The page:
SENSEI Tawanda Mufundisi wants to create a karate dynasty.
Mufundisi has represented Zimbabwe at several international competitions, and one would say it’s only natural that he would want to expose his children to the sport.
The serial national champion explains it thus: “Kids who take part in karate are confident and well-behaved. It’s a way of life, a positive way of life and I just want my children to grow into the best beings they can. Yes, I train them karate but they are free to pursue careers of their choices.” Mufundisi’s 12-year-old son is named Jean Claude after the famous Belgian actor and martial artist whose surname is van Damme.
Of course, the boy has already earned a black belt.
Just before he sat for the Grade 7 exams last month, Jean Claude successfully went through the IFK Kyokushin Kai black belt grading process.
And as he prepares for high school the young Mufundisi has it all mapped out in his head.
“Away from karate my dream is to be a CIO (Central Intelligence Officer),” says the 12-year-old.
Does he know what that means?
“Yes, you will be guarding the country from its enemies, working undercover. It’s a job that needs one to be very educated and that is why I work hard at school.”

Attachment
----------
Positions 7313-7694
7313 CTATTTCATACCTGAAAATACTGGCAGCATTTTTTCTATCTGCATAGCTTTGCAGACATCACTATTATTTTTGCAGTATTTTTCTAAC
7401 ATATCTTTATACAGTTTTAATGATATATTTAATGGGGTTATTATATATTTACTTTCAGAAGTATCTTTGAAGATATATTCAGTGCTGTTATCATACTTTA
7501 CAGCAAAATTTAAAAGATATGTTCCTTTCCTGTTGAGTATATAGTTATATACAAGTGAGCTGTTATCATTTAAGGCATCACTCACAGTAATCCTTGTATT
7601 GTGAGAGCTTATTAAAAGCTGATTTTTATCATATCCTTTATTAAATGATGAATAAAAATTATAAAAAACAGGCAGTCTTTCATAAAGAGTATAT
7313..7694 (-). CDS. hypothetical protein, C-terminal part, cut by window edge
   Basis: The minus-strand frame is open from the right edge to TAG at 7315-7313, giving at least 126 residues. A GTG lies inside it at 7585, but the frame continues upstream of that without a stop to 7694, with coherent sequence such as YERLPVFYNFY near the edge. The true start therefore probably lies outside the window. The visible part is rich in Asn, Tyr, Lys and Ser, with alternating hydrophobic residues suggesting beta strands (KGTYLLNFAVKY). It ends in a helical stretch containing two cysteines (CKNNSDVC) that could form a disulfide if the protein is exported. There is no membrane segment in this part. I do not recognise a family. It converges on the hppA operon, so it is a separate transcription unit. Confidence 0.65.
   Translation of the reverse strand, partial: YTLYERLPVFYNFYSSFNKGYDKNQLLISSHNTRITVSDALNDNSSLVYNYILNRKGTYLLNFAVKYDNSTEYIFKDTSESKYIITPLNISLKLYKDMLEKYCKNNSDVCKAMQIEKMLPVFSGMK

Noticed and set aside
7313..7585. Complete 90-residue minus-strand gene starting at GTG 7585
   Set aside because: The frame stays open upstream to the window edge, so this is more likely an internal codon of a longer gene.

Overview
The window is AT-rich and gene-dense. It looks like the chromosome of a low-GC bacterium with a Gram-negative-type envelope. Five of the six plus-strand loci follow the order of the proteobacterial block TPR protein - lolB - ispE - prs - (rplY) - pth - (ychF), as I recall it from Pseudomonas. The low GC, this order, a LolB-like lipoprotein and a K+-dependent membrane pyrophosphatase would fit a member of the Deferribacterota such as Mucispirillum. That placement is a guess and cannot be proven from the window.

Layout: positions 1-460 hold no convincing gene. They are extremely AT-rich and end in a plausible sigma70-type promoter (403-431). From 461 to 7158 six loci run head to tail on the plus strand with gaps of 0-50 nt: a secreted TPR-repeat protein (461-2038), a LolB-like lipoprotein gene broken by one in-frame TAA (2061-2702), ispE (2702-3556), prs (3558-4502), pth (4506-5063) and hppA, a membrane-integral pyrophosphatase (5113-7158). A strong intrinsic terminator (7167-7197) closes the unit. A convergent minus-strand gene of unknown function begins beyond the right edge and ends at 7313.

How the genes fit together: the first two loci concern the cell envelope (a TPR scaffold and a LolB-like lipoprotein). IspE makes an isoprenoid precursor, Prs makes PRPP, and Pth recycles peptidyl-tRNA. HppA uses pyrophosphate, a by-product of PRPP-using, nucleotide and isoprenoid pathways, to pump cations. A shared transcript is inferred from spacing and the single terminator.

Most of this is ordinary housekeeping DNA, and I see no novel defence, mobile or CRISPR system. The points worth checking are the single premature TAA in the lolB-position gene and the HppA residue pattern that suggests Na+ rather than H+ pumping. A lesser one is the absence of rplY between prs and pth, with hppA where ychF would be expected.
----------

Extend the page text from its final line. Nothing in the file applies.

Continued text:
The pursuit of a dream in the secret service will not stop Jean Claude from sweating it out at the dojo.
“Karate skills are also needed in the CIO because sometimes you are attacked when you don’t have a gun and you will need to defend yourself. Being a black belt holder at such a young age is exciting but it doesn’t mean much, I still have a lot to learn and it’s not a license for me to go out there and starting beating up people.”
Mufundisi says he knew his son was a fighter when the boy was just two.
“Fighters are not made, they are born. This one was born a fighter. I named him Jean Claude, which means God is gracious, after van Damme, but at that time I didn’t have the idea of him being a fighter in mind.
“However, at the age of two I began to realise that my son was a fighter through the way he loved karate movies and always imitated what he saw. At the age of four I started to train him at home and when he turned five I took him to the dojo,” beams the proud father.
In the Mufundisi household there is also the nine-year-old Alisha.
“That one is deadly. She is coming through very well and has been winning competitions since she was five and I foresee her becoming a world champion. She is fast and has amazing endurance,” says Sensei Mufundisi.
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